"Skelton, the data thief, was an IT auditor for Morrisons."... "After external auditor KPMG asked for copies of various data including the entire company payroll, Skelton made a private copy of it from an encrypted USB stick."

So not only was he the one tasked with making the copy, the export had been made to an encrypted device which to my mind suggests Morrison's procedures had taken care to protect the data in transit, but he while knowing the details to access that secure drive made the copy from there and not from their systems directly (so avoiding any audit logging they might have in place for tracking mass exports).

Microsoft yanks the document-destroying Windows 10 October 2018 Update

Keith Langmead

Re: Waseem

"-- Greg, Columbia Internet""

Hopefully you know the reference... it's from the User Friendly web comic. https://en.wikipedia.org/wiki/User_Friendly Greg is Tech Support and Columbia Internet is a fictious company.

The ink's not dry on California'a new net neutrality law and the US govt is already suing

Keith Langmead

Pot, meet kettle

"Under the Constitution, states do not regulate interstate commerce – the federal government does. Once again the California legislature has enacted an extreme and illegal state law attempting to frustrate federal policy… We have a duty to defend the prerogatives of the federal government and protect our Constitutional order."

Wonder where they learnt that from... replace interstate with international, and California with USA and you'd pretty much sum up what the USA keep trying to do globally.

Send up a satellite to zap space junk if you want Earth's orbit to be clean, say boffins

Keith Langmead

Re: Proud to be British

IANARS but my understanding is that orbital distance is determined by a combination of the mass of the object and the speed of object. Speed up and it moves out, slow down it moves in. It has nothing to do with where you place the object. So if you simply push an object towards the earth without reducing its speed, as soon as you stop exterting force on it the object will natually move back into its original orbit.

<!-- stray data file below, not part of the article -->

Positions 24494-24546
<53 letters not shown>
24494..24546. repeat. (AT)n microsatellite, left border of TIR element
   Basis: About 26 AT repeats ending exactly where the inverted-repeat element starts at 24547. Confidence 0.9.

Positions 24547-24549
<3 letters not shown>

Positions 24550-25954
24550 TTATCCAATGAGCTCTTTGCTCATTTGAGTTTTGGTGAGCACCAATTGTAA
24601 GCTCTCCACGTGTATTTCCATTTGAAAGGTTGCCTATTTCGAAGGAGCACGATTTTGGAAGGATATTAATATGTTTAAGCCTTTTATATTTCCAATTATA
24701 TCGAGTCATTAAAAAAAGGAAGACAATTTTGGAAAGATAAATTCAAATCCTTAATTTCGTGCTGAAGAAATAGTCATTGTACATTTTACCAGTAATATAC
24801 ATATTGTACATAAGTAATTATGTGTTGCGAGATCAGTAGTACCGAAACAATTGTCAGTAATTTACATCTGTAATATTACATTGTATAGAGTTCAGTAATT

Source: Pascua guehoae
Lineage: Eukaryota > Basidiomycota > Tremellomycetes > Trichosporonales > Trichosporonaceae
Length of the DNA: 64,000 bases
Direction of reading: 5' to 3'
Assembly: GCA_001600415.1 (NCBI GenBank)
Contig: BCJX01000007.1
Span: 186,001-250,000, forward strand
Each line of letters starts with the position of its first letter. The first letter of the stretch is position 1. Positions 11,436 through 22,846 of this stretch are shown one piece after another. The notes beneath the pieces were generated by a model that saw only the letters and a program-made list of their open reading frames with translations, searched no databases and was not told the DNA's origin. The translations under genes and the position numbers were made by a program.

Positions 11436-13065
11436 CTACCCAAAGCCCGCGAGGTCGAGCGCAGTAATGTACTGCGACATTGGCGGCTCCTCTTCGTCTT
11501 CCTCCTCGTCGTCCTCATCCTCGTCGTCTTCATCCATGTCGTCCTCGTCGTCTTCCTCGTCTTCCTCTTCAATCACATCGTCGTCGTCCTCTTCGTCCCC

In order to work by pushing downwards, you'd need to push it and hold it at a low enough orbit to burn up and I asusme that would take a lot longer and be far less effiencient.

'This is insane!' FCC commissioner tears into colleagues over failure to stop robocalls

Keith Langmead

I get quite a few to my mobile number, mostly during the day. Generally quite easy to spot and ignore, but I've found during a tough day at work if they call when I'm not busy they can be quite cathartic.

I like to engage with the caller (I mostly get actual calls from humans) and see how long I go before they hang up on me. Polite ones I just waste their time, less polite ones get an unleashing of all the rage I can't let out to customers. I even have a set of notes with good one liners to use since I always struggle to remember them in the heat of the moment. Things like :

"You're a polip on the arsehole of humanity"

"Records, what records? Do you mean the phone book and a magic f**king eight ball?"

"There's only one person who'd had an accident... your mum... 9 months before you were born."

Europe's GDPR, Whois shakeup was supposed to trigger spam tsunami – so, er, where is it?

Keith Langmead

Tracking new domains

"Prior to the implementation of the GDPR, many researchers feared that an increase in spam would be an unintended consequence of the law because security researchers would no longer be able to use Whois information to track new domain registrations and identify potentially bad domains,"

Except of course that they still can even after GDPR! You might not be able to view the contact details for a domain, though as others have pointed out those were commonly obscured previously anyway so of limited use, but the registration, updated and expiry dates are still visible which are surely the only really useful elements for consistently seeing if a domain is new so won't have any reputation.

Everyone screams patch ASAP – but it takes most organizations a month to update their networks

Keith Langmead

Re: Patchy McPatchface

"MS just performs minimal testing on their patches these days before releasing them into the wild and seeing what breaks."

So much this! There was a time when MS actually bothered to test updates, and issues from updates were rare occurances. These days it's a rare month where an update doesn't break something. So is it really suprising given the very real and demonstratable risk of an update breaking things, vs the theoretical and possible risk of a compromise due to not installing it, that people may focus on protecting themselves from the greater and more common risk.

Top Euro court: No, you can't steal images from other websites (too bad a school had to be sued to confirm this little fact)

Keith Langmead

Re: Seems a bit churlish...

"Are you sure about that? For example if I download some music, in theory I am breaking copyright. Fair use doctrine is a grey area"